Distance Blues (Theory)

Here’s another woman writing very compressed verse about life and love around a hundred years ago, during that last decade we called “The Twenties.” She’s Dorothy Parker, and you’ll often find her work filed under “humorist.” As I said a few years ago when first talking here about Parker, I suspect that classification tended to prevent her work being discussed as poetry.

Young Dorothy Parker

Let me extend Charles Mingus: If Dorothy Parker was a gunslinger, there’d be a whole lot of dead serious romantic poets

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That label, used to set humor aside from “important work,” like the idea that verse sung with music is unlikely to be real poetry, seems not just needlessly exclusionary, but ahistorical. The western classical canon didn’t make this distinction when the verse was in Greek or Latin. Maybe translation slows down the appreciation of the jokes in Catullus for example? Perhaps Parker’s real fault (other than being a woman who wasn’t publishing in poetry journals in this era) was in being seen as “only” a humorist, and one that tended to write, like several other popular female poets of her time, about the abundant absurdities in human romantic relationships.*

This April I finished my several-year serial-performance of Eliot’s “The Waste Land,”  a poem that wants to, indeed its innovative design is to, talk about a wide variety of things. Its middle part, like our middle parts, is very concerned with just such human miss-connections — but for good or ill that section is surrounded by an elaborate series of scenes time-adrift and spiritual that wear the mask of tragedy and religious/academic vestments. Does Eliot ever make you laugh at the absurdities? Well, there are a few sly jokes in it — but more in contrast, “The Waste Land”  is long, it’s elaborate, and for me it remains powerful assuming you can accept the way Eliot sung his suite of songs printed silent on paper. Is elaboration the superior art? You tell me. I think it has its powers, as does concision. Are we less likely to be moved or changed by laughter or tears? Again, you tell me, I don’t know.

Where is it that Parker fails if we are not to consider her short pieces, printed in glossy magazines as witty amusements, as actual poetry? Are her observations merely trite, just a chuckle the first time we hear them, and unrewarding beyond that? Does humor outdate faster than solemn meditations?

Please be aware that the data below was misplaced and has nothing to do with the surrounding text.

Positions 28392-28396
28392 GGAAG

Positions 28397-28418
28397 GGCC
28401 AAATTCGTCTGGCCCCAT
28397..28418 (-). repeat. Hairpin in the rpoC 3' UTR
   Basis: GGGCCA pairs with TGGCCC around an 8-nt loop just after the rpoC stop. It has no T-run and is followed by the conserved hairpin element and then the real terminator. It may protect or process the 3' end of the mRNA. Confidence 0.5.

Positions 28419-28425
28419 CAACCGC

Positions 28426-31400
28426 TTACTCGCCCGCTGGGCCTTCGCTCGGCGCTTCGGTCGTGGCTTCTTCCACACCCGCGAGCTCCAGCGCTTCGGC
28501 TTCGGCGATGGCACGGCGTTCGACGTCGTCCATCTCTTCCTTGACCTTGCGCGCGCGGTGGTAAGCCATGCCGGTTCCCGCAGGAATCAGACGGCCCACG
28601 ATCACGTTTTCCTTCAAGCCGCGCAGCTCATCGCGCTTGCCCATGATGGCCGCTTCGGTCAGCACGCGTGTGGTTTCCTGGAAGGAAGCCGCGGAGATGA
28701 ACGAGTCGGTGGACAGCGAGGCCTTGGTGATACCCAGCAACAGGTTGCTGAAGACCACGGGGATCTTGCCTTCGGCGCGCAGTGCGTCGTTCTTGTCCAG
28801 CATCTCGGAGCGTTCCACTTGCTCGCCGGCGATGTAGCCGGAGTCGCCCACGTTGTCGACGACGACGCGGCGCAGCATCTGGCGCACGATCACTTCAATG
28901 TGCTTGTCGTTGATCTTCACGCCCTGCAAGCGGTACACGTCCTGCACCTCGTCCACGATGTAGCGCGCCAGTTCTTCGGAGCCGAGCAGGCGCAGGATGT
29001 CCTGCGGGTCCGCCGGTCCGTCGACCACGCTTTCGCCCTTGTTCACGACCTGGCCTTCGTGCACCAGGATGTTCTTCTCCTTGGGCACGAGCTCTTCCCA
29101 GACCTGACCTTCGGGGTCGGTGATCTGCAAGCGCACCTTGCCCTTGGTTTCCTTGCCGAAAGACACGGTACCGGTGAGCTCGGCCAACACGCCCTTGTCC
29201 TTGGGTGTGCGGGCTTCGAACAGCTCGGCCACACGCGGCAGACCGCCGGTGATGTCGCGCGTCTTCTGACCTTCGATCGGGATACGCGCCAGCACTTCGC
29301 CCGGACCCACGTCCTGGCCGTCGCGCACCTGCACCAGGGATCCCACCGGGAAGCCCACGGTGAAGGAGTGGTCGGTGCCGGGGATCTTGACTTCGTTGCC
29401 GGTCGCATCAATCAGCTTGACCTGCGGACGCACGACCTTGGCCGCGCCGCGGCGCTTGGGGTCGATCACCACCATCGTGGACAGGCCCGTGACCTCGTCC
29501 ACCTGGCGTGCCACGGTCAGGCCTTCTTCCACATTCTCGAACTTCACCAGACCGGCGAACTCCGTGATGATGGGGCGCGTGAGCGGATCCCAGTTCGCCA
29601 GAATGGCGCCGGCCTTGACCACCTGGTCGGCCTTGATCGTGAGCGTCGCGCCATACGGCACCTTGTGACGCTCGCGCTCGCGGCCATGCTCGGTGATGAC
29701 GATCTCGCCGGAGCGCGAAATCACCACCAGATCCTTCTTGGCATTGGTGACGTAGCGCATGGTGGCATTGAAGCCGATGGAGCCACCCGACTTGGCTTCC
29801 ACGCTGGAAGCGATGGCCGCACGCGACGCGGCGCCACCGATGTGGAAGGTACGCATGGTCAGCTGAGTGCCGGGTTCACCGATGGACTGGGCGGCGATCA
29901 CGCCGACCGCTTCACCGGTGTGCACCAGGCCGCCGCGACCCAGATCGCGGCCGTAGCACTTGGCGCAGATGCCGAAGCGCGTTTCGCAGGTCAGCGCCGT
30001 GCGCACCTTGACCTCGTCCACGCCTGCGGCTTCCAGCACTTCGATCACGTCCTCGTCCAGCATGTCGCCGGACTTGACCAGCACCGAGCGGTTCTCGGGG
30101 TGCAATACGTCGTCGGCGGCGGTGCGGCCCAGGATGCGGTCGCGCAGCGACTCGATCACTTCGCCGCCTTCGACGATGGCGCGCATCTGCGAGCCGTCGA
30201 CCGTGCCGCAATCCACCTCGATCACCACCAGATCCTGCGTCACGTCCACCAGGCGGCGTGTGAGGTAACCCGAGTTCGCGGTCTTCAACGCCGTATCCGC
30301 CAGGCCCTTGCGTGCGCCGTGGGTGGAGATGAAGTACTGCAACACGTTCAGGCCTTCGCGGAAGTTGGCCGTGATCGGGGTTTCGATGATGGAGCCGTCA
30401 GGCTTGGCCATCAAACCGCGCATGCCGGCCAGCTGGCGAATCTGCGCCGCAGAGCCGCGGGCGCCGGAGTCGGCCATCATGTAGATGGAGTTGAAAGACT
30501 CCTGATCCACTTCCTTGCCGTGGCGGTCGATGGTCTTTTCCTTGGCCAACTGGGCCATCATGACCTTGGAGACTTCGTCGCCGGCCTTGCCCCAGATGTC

I’ll sing a couple, and you decide. Today’s audio piece is an old recording where I combined two Parker poems, “Distance”  and “Theory,”  with a bit of acoustic guitar blues feeling. Combining short pieces is a tactic taken by several of the Modernists of Parker’s era:** the idea is that short, epigrammatic poems can gain power if presented as a facet in a collection of other short verses. The player gadget will appear below for some of you, and if you don’t see it, this highlighted hyperlink will open a new tab or window to allow you to hear it.

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*Parker also ridicules patriarchal attitudes, which might have been minimized as mere jokes without consequence to assuage male privilege, but she’s also rough on some female-gendered behavior. This can be read by some as both-sides-ism, but maybe there’s also a reading that says it’s a more essential, radical critic of gender.

**I’ve been thinking about that tactic, used by poets Wallace Stevens, Alfred Kreymborg, Edgar Lee Masters, and others in the early Modernist era, and just now I recognized that the common practice of Blues singers of combining as series of floating or not directly related Blues verses has at least surface similarity. Perhaps this subconsciously led me to combining two Parker poems in my bluesy singing of them — but it could also be for a practical reason, one that may have obtained for some of the Blues singers: it made a piece out of shorter material that reaches a longer, desired length.

Mystery Baseball

OK, you’ve come to the place were music and words meet, and where the blogger never tires of drawing subliminal connections.

While writing yesterday’s post about the start of the baseball season, I began to think of American poet Phillip Dacey. Dacey grew up in T. S. Eliot’s hometown of St. Louis, though a few decades later. St. Louis was a town where if you wanted to watch great exciting baseball played in a brash and winning way you could watch the St. Louis Cardinals. The Cards led their league 23 times and won 11 World Series titles over the years!

But, what if you didn’t care for any of that?

Well, you could watch the St. Louis Browns, a baseball team who never won the World Series, and whose play was so woeful in Dacey’s youth that their owner once sent a midget up to bat, not just to cheer up their meager fans, but in the sure hope that no pitcher could find the short crouching man’s epigram of a strike zone. Dacey once told me that getting into Browns games back then was easy for a kid, and I’ll add it was probably good for a future poet.

Eliot and Dacey

Looks like they’re going to call on a pinch hitter. Yes, here’s the announcer: “Now batting for Thomas Stearns Eliot, Phillip Dacey”

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That said, there’s no record if Eliot was a baseball fan before decamping to England, at least there are no real Eliot and baseball connections I can find from a quick search,* but due to that research I did read that Ernest Hemmingway, no fan of donnishness he, once slammed Eliot by saying “He never hit a ball out of the infield in his life.” But then watching baseball is not an athletic contest, anymore than watching bullfights and writing about it is. Literature isn’t about being able to get around on the fastball or launch angles off contact. Literature is about observing the material particulars of mysteries and being able to share that experience.